Silviculture and Reforestation
Returning the American chestnut to the forest is TACF’s ultimate restoration goal. While we continue to work to develop trees with enough blight resistance to make that goal a reality, we can start to prepare by experimenting with silvicultural practices and reforestation methods to better understand the best ways to approach species reintroduction. As a first step, forest progeny testing began on a wide range of sites in 2011 in IN, TN and WV with the US Forest Service and private industry. These test plantings help us refine our breeding selections by allowing us to observe the performance of their offspring under forested conditions. In addition, those forest progeny tests with trees robust enough to survive blight and compete with the surrounding native vegetation may act as reintroduction cells, from which the species can start to spread back into the forest unassisted.
Silvicultural and reintroduction trials provide an opportunity to experiment with planting chestnuts on forested sites. Silvicultural trials allow us to learn how chestnut grows under different forest management scenarios. Such trials have examined planting in gaps of various sizes, clearcuts, closed canopy, shelterwoods, and multi-step management prescriptions. For example, a Green Mountain National Forest planting, managed in partnership with the US Forest Service and University of Vermont, looks at chestnut growth, cold tolerance, and winter injury under three canopy treatments – open, partial, and closed canopy. Reintroduction trials differ slightly in that these plantings look at techniques for establishment such as planting stock type (seed vs. bare root vs. containerized seedlings), planting density (spacing between trees) and time of planting (fall vs. spring). They also include site preparation, methods of protection from wildlife, and fertilization. Often reintroduction and silvicultural trials go hand-in-hand, for instance a North Carolina State University study examined growth and survival differences between chestnuts planted in an open canopy vs. a shelterwood, with and without fertilization at the time of establishment.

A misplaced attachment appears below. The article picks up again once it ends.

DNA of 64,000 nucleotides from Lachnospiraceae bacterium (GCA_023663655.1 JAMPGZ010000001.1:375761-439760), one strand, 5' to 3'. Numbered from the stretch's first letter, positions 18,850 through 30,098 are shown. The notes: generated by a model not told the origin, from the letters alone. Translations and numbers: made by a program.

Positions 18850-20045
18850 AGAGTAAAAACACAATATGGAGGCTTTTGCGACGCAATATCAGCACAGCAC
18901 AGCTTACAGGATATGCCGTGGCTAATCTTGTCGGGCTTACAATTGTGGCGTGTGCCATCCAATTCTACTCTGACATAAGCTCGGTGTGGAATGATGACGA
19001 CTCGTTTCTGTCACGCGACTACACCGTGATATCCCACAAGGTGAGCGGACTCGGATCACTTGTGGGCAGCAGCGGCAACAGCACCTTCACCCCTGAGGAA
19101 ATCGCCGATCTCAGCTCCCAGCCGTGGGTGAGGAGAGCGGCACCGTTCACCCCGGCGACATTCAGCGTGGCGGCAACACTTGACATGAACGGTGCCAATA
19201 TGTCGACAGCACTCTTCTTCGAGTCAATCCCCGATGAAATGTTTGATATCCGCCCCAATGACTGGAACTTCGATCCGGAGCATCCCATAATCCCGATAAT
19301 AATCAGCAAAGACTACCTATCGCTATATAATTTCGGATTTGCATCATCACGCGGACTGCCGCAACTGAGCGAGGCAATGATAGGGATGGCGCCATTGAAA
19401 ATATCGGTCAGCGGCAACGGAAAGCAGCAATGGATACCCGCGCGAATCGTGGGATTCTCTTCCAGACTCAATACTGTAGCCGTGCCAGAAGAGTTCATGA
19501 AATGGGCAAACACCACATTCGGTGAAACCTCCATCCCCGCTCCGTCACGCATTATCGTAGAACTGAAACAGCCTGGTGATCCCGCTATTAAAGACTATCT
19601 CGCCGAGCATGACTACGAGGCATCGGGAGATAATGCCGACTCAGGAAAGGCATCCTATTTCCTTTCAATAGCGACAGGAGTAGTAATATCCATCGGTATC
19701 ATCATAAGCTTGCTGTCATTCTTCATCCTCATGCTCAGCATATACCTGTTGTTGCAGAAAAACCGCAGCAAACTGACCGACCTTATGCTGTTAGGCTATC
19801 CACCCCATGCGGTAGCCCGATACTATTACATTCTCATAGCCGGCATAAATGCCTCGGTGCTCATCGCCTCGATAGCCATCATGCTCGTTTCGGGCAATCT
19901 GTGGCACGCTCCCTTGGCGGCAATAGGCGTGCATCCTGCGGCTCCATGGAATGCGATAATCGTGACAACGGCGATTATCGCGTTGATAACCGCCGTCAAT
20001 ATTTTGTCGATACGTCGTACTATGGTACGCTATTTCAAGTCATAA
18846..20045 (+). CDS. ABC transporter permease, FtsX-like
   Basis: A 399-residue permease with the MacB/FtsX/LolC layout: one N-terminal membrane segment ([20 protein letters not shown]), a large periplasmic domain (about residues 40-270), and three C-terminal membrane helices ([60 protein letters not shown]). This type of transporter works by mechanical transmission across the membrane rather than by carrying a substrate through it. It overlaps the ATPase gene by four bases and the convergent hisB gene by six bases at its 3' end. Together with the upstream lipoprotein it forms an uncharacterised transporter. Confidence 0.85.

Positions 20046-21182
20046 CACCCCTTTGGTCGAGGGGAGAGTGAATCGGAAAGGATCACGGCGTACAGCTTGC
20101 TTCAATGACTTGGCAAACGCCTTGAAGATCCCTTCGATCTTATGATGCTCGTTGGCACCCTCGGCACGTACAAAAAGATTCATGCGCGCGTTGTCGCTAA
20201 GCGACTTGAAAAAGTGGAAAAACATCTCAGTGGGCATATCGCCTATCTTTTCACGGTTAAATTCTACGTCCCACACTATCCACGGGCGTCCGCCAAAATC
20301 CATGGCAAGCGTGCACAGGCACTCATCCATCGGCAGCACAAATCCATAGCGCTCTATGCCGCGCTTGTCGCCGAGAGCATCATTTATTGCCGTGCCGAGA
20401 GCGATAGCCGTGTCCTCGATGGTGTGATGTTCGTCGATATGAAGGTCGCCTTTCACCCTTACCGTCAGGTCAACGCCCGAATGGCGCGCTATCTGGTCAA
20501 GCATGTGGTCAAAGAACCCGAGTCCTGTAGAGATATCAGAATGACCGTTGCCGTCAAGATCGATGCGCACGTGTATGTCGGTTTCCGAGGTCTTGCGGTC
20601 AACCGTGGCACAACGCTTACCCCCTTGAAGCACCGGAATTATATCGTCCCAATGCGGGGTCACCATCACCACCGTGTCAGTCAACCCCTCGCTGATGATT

Mined land reforestation plantings represent another avenue to help TACF achieve its research and restoration goals. By working with the Appalachian Regional Reforestation Initiative, Green Forests Work, and other partners, TACF has assisted in the planting of more than 1.8 million seedlings and the reforestation of nearly 3,000 acres on both publicly and privately-owned mined lands in eight states since 2009. By restoring degraded lands to native forest types, mined land plantings meet multiple objectives. These plantings not only improve wildlife habitat and decrease forest fragmentation, but also result in improved air and water quality, increased carbon sequestration, invasive exotic species suppression, and economic benefits. Reintroduction trials on mined lands include progeny tests of TACF’s potentially blight resistant chestnuts, as well as experiments to examine how chestnuts grow and survive when compared to other commonly planted native species in a mixed hardwood reforestation setting. As with forest progeny tests, it is hoped that chestnuts with the highest levels of blight resistance and vigorous growth will contribute to chestnut regeneration in surrounding areas.